No matter how many social deduction games I play (and inevitably lose) they are still a lot of fun. Project Airlock is the latest one I found on Kickstarter, and unlike many games where both sides have a team in Project Airlock there is only one traitor among the crew of a starship on its way back home. But he has an advantage his colleagues from other games usually don’t have: The bad things he starts don’t have to happen on his turn. Thanks to the way cards are played, the saboteur’s actions might only come up on a later turn, and then the crew will be confused and possibly throw the wrong person from the airlock.
Alderac’s monster slaying dice game Fantahzee is from last year, so we know what time it is now: Expansion time! Fantahzee: Rogue’s Gallery will add a new class of heroes to the game. No, it’s not Bards. Rogues are useful to keep around, but they don’t work for free. Their special abilities will cost gems, a new resource you’ll have to collect to get the most out of your new hires. Fortunately, friendly monsters like this Cave Troll got you covered, they bring the precious stones right to your doorstep.
Also coming from Alderac is Oath of the Brotherhood, a pirate placement game previously available from Desyllas Games. The players are new pirates and want be admitted into the Pirate Brotherhood. They’ll have to complete missions to impress the Brothers, and for that they need resources they have to gather from locations on the Island. Every player only has two pieces to move around, the Pirate and the Mate. Moving them to a location where another player’s piece is waiting already means they have to fight for the spot. Exploring the island will reveal new locations to add to the board and place workers, Followers and Equipment will grant various benefits.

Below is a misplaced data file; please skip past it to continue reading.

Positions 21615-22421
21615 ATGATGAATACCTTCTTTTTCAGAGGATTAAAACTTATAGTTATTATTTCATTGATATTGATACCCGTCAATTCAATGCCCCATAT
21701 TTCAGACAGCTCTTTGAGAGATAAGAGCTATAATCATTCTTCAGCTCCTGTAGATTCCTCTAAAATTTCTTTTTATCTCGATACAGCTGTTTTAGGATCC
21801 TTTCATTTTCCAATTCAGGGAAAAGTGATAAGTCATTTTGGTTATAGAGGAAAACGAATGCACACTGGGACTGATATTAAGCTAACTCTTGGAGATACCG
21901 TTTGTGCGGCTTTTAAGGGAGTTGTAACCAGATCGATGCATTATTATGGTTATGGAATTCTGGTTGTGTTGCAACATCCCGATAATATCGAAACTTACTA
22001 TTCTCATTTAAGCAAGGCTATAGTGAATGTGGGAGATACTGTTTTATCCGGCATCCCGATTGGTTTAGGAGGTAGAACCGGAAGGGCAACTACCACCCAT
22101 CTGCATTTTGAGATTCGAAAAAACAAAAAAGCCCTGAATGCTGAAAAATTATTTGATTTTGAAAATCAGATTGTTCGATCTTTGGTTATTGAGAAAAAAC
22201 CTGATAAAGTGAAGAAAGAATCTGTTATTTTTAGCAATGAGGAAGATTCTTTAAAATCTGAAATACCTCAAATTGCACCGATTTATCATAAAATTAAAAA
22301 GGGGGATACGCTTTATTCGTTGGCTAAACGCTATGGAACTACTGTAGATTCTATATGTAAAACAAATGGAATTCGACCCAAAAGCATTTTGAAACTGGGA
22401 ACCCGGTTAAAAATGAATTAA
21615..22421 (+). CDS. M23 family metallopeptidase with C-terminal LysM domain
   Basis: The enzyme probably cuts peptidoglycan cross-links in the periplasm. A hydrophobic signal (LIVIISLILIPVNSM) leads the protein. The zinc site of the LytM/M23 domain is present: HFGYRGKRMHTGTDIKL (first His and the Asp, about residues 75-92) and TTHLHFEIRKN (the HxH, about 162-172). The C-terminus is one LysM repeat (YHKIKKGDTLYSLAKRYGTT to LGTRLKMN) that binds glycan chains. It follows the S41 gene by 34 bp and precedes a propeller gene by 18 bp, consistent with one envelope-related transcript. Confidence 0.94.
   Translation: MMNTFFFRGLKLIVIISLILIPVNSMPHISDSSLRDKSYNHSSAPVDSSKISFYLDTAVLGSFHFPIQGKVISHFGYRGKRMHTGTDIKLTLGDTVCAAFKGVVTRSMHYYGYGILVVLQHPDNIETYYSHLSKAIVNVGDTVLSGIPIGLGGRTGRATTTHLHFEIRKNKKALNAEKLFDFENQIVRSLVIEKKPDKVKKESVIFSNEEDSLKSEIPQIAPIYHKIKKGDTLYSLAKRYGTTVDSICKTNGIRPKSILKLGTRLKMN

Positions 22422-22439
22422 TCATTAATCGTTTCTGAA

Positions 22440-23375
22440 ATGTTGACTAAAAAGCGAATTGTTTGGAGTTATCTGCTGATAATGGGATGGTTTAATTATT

I do like push-your-luck games, but too many of them don’t give you decisions beyond “keep going or not”. With DIG that’s not the case. Choosing how far you dig into the hill to find precious stones is one decision you’ll have to make time and again, but it’s far from the only one. While you dig down you have to decide how many galleries to open. Spreading your efforts across up to four galleries makes you safer, because from skeleton attacks to collapses a lot of bad things can happen to one of your galleries. Why would you want to just dig one, then? Because it potentially gets you gems faster, and that’s how you win. And then there are still tools to use and assistants to hire. Luck is obviously still important in DIG, but you’ll have plenty of opportunities to lose because of bad decisions.
This week’s somewhat unusual photo of the week shows one of thousands of rock paintings at Alta, Norway. The paintings there show that a settlement existed close to the Arctic Circle as early as 4200BCE, and they show a lot about life in that settlement. The photo was taken by Flickr user smerikal. Thank you for sharing! (Beautiful Alta, smerikal, CC-BY-SA)